The Civil War is one of the significant events in the history of America. This war solved two essential problems that the Revolution created: whether the United States provided a declaration where all men would have an equal right to liberty and would continue to live as one large slaveholding country. Secondly, whether this nation would continue as an indivisible nation with one sovereign national government or have a dissolvable confederation of different sovereign states.
The reason for the Civil War
The primary reason that led to the start of the Civil War was the uncompromising differences between the slave states and free states. They wanted the national government to stop slavery once and for all, especially in the areas that were still to become independent states. Soon, Abraham Lincoln became the first Republican President in 1860 and pledged to banish slavery. His decision creates the uprising of seven slave states that formed a new nation altogether. Today, you know the nation as the Confederate States of America.
Although this was favorable news for many, there were others that strongly opposed Lincoln’s administration. In fact, a significant part of the Northern people did not accept the legitimacy of the Confederate States of America. They believed that this decision would bring discredit to democracy and also bring about a fierce precedent that would make the United States one of the smallest and insignificant countries in the world.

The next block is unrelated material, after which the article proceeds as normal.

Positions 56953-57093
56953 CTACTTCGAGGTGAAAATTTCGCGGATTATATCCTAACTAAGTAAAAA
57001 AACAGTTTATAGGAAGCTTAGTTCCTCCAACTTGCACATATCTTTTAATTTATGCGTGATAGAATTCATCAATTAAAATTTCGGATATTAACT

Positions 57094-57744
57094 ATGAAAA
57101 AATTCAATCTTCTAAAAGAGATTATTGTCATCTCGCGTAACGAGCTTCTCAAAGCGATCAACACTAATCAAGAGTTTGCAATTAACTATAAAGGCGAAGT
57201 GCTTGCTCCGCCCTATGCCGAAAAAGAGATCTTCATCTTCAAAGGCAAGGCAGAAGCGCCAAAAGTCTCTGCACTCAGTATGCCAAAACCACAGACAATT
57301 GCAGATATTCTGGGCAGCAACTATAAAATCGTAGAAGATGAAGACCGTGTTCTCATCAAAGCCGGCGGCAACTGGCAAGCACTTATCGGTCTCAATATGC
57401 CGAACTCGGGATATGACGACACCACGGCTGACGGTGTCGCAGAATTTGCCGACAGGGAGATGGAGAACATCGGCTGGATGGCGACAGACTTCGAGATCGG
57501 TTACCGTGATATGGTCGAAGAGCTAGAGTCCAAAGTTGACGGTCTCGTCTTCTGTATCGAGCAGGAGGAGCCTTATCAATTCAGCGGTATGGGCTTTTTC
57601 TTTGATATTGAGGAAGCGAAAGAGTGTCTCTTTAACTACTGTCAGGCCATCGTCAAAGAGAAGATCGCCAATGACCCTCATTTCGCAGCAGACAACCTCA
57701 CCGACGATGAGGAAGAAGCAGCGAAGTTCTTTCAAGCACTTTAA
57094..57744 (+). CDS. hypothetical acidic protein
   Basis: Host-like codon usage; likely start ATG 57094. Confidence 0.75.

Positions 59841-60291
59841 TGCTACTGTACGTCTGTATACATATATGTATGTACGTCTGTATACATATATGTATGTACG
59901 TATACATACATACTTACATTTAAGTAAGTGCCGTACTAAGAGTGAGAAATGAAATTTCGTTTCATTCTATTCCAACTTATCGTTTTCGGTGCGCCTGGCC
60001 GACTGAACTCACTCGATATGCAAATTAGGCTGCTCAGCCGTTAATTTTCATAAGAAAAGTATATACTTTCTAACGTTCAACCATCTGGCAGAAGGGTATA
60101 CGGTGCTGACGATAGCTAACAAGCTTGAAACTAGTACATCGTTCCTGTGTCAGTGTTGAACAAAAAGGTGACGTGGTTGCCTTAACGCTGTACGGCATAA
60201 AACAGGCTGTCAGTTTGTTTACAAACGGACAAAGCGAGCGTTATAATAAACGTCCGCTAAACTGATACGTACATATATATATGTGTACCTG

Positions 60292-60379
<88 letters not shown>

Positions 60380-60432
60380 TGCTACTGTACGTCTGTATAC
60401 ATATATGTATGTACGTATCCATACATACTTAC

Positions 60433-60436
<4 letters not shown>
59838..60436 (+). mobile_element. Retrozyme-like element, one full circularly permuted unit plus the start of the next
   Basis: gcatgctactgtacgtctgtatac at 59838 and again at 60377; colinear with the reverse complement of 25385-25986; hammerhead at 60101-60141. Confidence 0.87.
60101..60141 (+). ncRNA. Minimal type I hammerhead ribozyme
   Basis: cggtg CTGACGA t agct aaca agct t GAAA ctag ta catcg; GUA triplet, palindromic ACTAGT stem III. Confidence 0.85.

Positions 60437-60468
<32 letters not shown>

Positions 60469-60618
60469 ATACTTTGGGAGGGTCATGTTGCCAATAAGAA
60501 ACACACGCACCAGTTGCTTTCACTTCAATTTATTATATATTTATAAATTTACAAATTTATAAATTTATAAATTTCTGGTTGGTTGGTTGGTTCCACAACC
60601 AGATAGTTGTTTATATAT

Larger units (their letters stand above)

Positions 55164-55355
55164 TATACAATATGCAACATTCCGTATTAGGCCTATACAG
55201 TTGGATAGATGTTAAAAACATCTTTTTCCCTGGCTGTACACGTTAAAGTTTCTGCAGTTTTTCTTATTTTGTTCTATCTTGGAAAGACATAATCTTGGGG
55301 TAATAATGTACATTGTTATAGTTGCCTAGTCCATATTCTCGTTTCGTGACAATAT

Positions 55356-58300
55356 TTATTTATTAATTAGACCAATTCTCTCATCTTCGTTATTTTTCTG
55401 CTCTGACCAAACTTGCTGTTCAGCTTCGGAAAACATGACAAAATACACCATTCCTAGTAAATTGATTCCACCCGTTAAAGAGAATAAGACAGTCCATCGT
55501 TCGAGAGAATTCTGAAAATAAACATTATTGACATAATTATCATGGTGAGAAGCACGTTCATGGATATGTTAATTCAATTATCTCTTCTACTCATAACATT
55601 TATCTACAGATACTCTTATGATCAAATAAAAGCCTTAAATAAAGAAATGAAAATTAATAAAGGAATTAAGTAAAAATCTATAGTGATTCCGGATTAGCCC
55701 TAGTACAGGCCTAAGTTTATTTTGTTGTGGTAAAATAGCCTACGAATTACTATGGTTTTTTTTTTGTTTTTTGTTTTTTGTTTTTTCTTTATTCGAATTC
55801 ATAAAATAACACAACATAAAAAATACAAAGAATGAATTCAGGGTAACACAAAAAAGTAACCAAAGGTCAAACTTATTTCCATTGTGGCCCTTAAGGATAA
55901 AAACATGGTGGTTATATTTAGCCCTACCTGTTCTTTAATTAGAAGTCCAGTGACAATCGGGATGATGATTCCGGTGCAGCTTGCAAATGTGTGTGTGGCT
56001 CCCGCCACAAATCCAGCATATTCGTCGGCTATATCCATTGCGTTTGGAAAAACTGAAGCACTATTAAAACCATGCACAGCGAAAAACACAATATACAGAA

April 12, 1861, is a sad day in the history of the United States. This was the day that triggered the Civil War. The Confederate army at Fort Sumter, located in Charleston Bay started firing the federal garrison. They forced them to surrender and lower the American flag. It prompted Lincoln to call the military to stop this barbaric act. However, another four slave states decided to join the Confederacy by then. This resulted in an epic war with over a million men confronting each other on an open land stretching from Virginia to Missouri over 1200 miles.
This stretch has now become an iconic place, thanks to the many battles it has seen over the years. The Civil War started in 1862 and continued for more than three years, killing thousands of innocent people and making millions homeless. Battles of Gaines’ Mill, Fredericksburg in Virginia, Second Manassas, Antietam in Maryland, and Shiloh in Tennessee are etched in the memories of the historians and the descendants of the people who fought in the war.
What started as a limited war aimed to restore the Union converted into a total war that destructed the lives of thousands and millions. Robert E. Lee’s army managed to stave off most of the attacks and invasions between 1862 and 1865. Towards the end of 1865, most of the significant Confederate armies surrendered. The Union cavalry was taken into captivity, and as the resistance soon collapsed, the Civil War also came to an end. It marked the beginning of rebuilding a nation that was free from slavery and torture.